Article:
- Cutting method – The original dish that I’ve tried at Fan Cai Xiang is in matchstick form. I wanted to keep the lotus root shape so I sliced them in 1cm thick rounds. This size keeps the lotus root crunch but thin enough to catch the sauce nicely.
- Batter consistency – I used all-purpose and rice flour along with oat milk to create a thick batter (with additional 1-2 tablespoons water if needed). To check the consistency, dip cut lotus root in the batter and make sure it covers all the open areas such as the holes (see video). That being said, you can definitely use gluten-free flour and adjust the water amount until you get the consistency as shown.
- Sauce – A savory and sweet combo made from a combination of umami sauce such as vegan oyster sauce, soy sauce and balance with two types of sweetener – maple syrup and sugar.
- Air-fry vs fry method – the fried version is a little more puffed up compared to the air-fried. Air-fried usually loses some of its crispiness after a while, so I suggest that you keep them warm in an oven if you are frying in batches.
If you try this recipe, I would love to hear your feedback and see your beautiful re-creation. Leave me a comment, rate it, and tag @woon.heng and #woonheng to your photos on Instagram or Facebook. Happy cooking, friends!
Marmite Lotus Root
- 1½ lbs lotus root
- 90 g rice flour
- 90 g all-purpose flour
- 1 cup plant milk + 1-2 tablespoons water
Sauce (see notes)
- ½ tablespoon marmite
- ½ cup hot water
- ½ tablespoon light soy sauce (see notes)
- ½ tablespoon vegan oyster sauce
- 1 tablespoon maple syrup
- 1 tablespoon sugar
- toasted sesame seeds
- Prepare the lotus root: Peel off the skin and trim off the ends. Slice each rhizome into 1-cm thick rounds.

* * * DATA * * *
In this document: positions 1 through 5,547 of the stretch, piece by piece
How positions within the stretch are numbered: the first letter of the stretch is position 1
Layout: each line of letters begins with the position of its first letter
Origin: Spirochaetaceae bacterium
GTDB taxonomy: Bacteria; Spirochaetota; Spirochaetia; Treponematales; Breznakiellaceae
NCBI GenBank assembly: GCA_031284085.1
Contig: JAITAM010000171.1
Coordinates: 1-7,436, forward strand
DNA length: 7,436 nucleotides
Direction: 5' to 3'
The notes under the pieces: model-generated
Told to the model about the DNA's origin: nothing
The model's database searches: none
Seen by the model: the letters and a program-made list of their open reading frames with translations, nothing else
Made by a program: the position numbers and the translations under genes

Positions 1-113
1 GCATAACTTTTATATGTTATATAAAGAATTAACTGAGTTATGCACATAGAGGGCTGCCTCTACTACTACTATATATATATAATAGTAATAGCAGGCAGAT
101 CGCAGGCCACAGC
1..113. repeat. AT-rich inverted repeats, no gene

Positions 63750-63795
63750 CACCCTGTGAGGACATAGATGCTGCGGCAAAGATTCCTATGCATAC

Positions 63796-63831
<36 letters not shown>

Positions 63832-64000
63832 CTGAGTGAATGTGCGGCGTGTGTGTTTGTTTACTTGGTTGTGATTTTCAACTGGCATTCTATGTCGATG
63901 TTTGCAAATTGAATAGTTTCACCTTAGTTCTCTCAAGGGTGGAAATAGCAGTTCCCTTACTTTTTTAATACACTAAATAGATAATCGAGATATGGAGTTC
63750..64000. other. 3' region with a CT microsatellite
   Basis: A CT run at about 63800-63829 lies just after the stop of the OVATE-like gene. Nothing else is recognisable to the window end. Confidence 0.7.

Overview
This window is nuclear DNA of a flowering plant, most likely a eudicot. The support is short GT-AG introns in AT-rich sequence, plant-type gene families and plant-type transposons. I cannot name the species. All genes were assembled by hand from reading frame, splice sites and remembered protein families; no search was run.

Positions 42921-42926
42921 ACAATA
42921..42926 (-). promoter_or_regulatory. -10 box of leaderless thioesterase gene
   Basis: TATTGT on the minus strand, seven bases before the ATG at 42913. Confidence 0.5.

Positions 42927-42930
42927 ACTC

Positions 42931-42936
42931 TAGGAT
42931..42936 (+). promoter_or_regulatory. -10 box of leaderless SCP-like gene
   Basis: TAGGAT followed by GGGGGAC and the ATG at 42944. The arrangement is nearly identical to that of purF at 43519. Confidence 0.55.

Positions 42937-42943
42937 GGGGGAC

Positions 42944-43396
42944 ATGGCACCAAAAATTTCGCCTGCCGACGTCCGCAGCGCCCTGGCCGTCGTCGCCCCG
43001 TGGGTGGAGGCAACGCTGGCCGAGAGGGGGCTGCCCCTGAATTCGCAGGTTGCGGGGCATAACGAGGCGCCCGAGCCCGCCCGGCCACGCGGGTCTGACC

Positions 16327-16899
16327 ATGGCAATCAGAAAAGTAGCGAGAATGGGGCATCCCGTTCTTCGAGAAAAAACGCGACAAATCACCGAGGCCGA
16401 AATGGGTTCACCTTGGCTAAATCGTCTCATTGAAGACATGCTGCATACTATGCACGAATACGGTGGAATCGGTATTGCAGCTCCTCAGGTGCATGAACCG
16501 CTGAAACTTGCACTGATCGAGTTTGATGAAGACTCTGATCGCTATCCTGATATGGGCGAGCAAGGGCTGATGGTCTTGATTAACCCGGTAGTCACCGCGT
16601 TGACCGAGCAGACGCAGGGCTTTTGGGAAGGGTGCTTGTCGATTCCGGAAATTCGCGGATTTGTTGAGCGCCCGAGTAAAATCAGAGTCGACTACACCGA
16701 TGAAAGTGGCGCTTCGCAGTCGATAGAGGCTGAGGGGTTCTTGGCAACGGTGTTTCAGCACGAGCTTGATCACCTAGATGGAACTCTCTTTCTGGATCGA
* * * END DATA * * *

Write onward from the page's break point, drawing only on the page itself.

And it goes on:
- Create a batter by whisking together rice flour and all-purpose flour with 1 cup of plant milk. If it’s too thick, add 1-2 tablespoons of water. The consistency should be thick enough to coat the lotus root with little dripping.
- To fry the lotus root, add enough oil to a large pan or wok and heat it to 350°F (175°C).
- Dip lotus root in the batter. Carefully, lower the lotus root into the hot oil. Add as many coated lotus roots as the pan fits with a slight gap. Use a tong or chopstick to flip while cooking. Fry until both sides are golden brown, about 3-4 minutes on each side. (tip: let crust forms before flipping) Fry for a little longer if you want a deeper color.
- To air-fry, preheat to 390F (200°C). Then, grease the inner rack with oil. Place battered lotus root in and spray the top with additional oil. Air-fry until golden brown, about 10-12 minutes (please take a peek once in a while to avoid over cook) with a flip in between. Repeat either method until all lotus root is fried.
- Prepare the sauce. Whisk together marmite, water, soy sauce, vegan oyster sauce, maple syrup, and sugar in a bowl until sugar is dissolved
- Heat a pan over medium heat. Slowly pour the sauce in. Stir with a spatula and cook until the sauce starts to thicken.
- Add the lotus root and quickly toss to combine.
- Serve warm with sesame seeds with a bowl of rice.
- If you haven’t tried marmite before, please start with the lower amount. The sauce is thick and please add more water and adjust the taste for a more saucy dish.
- Please note I’m using light soy sauce which is less salty than the original. If you use other soy sauce, please adjust the amount of saltiness accordingly.